It would’ve been my old man’s 83rd birthday today. At 9am*** precisely he’d have rung either me, or one of my two siblings, and in his engaging Leeds accent thanked us for his presents – Ordinarily a decent bottle of red and a CD. After relaying his gratitude he’d hang up, going on to make similar calls of recognition to his other offspring.
*** – He’d never ring before 9am. The thoughtful Yorkshireman deeming contacting individuals before that time as inconsiderate.
He’d ordinarily not make any major adjustments to his daily routine even though it was his birthday. The undemonstrative fellow happy enough with his usual habits of a game of bowls, a drive with my mum to the White Rose Shopping Centre, or mixing with friends at the community centre weekly coffee morning.
On his birthday evening he’d cook him and my mum the M&S ‘meal for two’ purchased that afternoon, consuming the fare with “a right small glass of Merlot'” accompaniment. In the background would be music from one of the CD’s his offspring had presented on the anniversary of his birth. Thoughtfully played at just the right volume allowing him to judge its musical calibre, but not to the detriment of being able to conduct a conversation.
On some birthdays, such as his 80th, family and friends would congregate at chez Strachan senior to toast the man they dearly loved (and still do in his death). This a genuinely beautiful person who looked for the good in everyone; the only male adult I’ve ever met who never used the ‘f’ word. Which bearing in mind I’m his son is f***ing amazing!!
I’ll be forever indebted to my unassuming father – A gentleman in both word and deed. He taught me so much and ensured my childhood was one of warmth, love, protection and security. He was also a very wise man, any question I asked him as a child he seemed to know the answer to.
Apart from when as a seven year old I enquired “Where do babies come from?” to which he responded “Ask your mum!”……. When I posed the same question to her she responded “Fine Fare.” This the supermarket on Low Fell, in Gateshead, where my parents did their weekly shop.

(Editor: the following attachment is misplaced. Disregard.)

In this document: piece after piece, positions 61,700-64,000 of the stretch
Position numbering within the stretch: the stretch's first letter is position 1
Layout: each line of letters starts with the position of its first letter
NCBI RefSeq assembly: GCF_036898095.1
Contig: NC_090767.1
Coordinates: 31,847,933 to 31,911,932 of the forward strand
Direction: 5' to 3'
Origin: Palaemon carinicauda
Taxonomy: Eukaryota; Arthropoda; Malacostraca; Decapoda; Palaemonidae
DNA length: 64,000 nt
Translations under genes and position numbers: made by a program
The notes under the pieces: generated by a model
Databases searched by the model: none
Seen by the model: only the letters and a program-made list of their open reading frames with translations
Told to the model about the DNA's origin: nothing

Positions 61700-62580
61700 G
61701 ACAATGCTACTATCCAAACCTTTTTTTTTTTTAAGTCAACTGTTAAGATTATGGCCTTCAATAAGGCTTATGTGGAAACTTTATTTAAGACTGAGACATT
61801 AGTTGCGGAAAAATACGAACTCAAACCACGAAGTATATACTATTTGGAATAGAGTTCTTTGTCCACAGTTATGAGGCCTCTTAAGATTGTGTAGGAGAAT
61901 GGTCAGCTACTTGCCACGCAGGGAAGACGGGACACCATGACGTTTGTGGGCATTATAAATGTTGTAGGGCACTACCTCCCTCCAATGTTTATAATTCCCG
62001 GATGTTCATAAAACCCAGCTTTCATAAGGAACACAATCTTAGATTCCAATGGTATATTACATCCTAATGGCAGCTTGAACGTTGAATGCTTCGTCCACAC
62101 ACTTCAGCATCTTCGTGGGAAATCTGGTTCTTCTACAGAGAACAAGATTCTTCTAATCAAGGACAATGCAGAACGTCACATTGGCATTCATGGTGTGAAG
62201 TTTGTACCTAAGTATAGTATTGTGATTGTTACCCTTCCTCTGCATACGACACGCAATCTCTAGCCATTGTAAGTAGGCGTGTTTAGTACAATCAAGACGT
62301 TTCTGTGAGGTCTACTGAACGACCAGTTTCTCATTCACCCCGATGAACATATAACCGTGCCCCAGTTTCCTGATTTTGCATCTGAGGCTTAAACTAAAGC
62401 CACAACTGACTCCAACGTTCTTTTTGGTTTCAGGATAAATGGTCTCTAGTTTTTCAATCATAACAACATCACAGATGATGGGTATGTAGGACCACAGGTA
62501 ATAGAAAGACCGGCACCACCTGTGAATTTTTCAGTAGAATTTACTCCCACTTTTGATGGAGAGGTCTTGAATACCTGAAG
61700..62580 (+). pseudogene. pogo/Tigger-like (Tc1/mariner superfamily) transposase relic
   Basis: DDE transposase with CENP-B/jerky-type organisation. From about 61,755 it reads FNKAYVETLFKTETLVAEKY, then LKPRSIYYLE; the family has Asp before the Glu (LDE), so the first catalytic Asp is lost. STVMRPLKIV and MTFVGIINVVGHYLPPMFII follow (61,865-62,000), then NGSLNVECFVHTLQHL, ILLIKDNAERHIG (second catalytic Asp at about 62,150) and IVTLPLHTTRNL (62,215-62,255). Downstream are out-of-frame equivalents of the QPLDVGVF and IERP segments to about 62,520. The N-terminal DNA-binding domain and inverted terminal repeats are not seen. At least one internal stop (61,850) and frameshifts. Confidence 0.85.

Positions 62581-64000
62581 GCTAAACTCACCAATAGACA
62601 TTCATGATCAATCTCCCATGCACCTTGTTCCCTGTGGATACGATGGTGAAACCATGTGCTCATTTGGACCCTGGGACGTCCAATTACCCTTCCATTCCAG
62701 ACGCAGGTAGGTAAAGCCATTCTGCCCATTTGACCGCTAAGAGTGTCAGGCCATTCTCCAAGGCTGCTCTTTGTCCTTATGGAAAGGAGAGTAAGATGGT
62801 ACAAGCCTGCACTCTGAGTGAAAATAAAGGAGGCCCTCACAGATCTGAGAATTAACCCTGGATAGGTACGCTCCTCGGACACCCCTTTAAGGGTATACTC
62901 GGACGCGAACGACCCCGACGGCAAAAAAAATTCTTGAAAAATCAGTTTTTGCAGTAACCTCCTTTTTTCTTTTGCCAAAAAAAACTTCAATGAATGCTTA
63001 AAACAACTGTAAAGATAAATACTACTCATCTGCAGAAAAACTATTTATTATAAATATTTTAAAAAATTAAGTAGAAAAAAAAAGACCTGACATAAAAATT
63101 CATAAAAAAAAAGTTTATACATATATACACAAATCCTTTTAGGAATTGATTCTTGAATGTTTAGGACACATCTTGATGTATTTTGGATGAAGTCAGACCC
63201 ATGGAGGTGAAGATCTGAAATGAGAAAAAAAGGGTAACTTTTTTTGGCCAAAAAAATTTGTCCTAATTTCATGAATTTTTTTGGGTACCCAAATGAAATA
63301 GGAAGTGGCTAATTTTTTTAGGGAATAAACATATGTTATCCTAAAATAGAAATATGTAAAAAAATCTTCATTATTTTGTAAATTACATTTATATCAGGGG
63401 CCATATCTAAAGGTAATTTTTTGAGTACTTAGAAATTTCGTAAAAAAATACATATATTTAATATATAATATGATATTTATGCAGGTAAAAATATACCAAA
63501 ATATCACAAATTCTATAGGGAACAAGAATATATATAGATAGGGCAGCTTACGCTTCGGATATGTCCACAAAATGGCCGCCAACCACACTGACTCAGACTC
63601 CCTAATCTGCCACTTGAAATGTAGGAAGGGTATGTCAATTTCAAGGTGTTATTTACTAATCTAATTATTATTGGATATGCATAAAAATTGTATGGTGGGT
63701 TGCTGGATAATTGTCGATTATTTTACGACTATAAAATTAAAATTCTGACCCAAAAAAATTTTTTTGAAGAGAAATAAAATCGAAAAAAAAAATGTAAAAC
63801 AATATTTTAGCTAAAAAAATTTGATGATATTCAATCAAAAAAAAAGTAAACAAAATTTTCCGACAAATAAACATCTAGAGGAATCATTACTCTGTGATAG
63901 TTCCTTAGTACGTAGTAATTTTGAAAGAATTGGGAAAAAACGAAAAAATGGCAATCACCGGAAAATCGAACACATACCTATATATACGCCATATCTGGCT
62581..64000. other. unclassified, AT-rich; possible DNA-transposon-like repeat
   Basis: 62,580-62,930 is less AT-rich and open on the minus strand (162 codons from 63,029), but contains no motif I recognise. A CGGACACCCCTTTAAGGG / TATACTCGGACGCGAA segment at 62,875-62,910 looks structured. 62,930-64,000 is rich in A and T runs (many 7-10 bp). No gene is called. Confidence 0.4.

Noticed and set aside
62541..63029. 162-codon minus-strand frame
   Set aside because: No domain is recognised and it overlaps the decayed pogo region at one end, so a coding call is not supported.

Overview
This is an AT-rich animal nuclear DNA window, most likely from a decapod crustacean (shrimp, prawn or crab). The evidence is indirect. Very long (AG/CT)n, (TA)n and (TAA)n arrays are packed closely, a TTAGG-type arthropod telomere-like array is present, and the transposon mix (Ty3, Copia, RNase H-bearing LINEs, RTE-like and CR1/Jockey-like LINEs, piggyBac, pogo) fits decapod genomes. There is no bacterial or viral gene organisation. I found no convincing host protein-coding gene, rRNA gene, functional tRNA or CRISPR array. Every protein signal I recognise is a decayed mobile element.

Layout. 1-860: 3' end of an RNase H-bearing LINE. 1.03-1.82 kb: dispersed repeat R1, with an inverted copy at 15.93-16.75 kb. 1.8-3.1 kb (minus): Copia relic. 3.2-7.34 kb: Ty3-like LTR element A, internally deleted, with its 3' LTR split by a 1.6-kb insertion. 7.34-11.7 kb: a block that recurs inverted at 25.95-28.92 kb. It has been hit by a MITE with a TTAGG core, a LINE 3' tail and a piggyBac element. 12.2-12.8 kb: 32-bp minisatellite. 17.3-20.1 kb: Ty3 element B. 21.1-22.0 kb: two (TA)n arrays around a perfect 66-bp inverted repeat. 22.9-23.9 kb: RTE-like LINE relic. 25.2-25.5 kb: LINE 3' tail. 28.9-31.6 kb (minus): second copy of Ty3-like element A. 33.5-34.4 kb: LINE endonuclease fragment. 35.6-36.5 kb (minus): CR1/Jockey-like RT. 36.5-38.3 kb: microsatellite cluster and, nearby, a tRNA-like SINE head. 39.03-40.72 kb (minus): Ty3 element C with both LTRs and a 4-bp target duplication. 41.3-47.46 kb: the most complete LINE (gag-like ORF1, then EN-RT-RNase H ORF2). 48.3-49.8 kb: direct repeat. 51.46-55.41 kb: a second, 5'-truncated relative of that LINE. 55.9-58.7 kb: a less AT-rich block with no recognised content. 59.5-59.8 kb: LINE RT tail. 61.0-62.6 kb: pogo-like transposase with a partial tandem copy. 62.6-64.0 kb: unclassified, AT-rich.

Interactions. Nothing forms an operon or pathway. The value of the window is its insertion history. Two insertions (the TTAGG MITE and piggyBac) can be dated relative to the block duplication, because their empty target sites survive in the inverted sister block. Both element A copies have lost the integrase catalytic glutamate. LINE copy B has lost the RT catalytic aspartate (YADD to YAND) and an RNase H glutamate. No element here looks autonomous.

My mater’s answer caused me much confusion as, when accompanying them there, I’d never seen an aisle whose shelves were stacked with newly born children. Subsequently, I assumed they must’ve been in the shop rear.
That assumption may sound daft, but as a seven year old it seemed infinitely more plausible than the place classmate Harry Bell had told me babies appeared. Eventually, though, I came to realise Harry’s parents were a tad more truthful about the birth process than mine.
Since his passing in October 2017 after a year long cancer battle, the void experienced in my life has been cavernous. Every visit to my mum’s East Ardsley home is a metaphorical dagger in the stomach without his presence.
Each time I sit in his easy chair, the pew in the ‘happy place’ he’d quaff a glass of red and chill to the refrains of Sinatra, Bobby Darrin, Tony Newley, Mel Torme et al, tears me apart emotionally. My level of melancholy tangible.
The only time I openly wept since his passing was when was potting a rhododendron in his memory – The catalyst to the waterworks mixing some of his ashes into the root compost. The moment blindsiding me, causing my strict ‘You shouldn’t cry, Gary. You’re the eldest male in family now’ policy to experience its first and, thus far, only lapse.
To close I just wanted to include one of the Frank Sinatra songs I played for the old man in his hospice room. He was heavily sedated at the time, but to try comfort him I held his hand as this lament asked a question which, in the absence of a forwarding address, I’ve wondered ever since.
Happy Birthday Dad!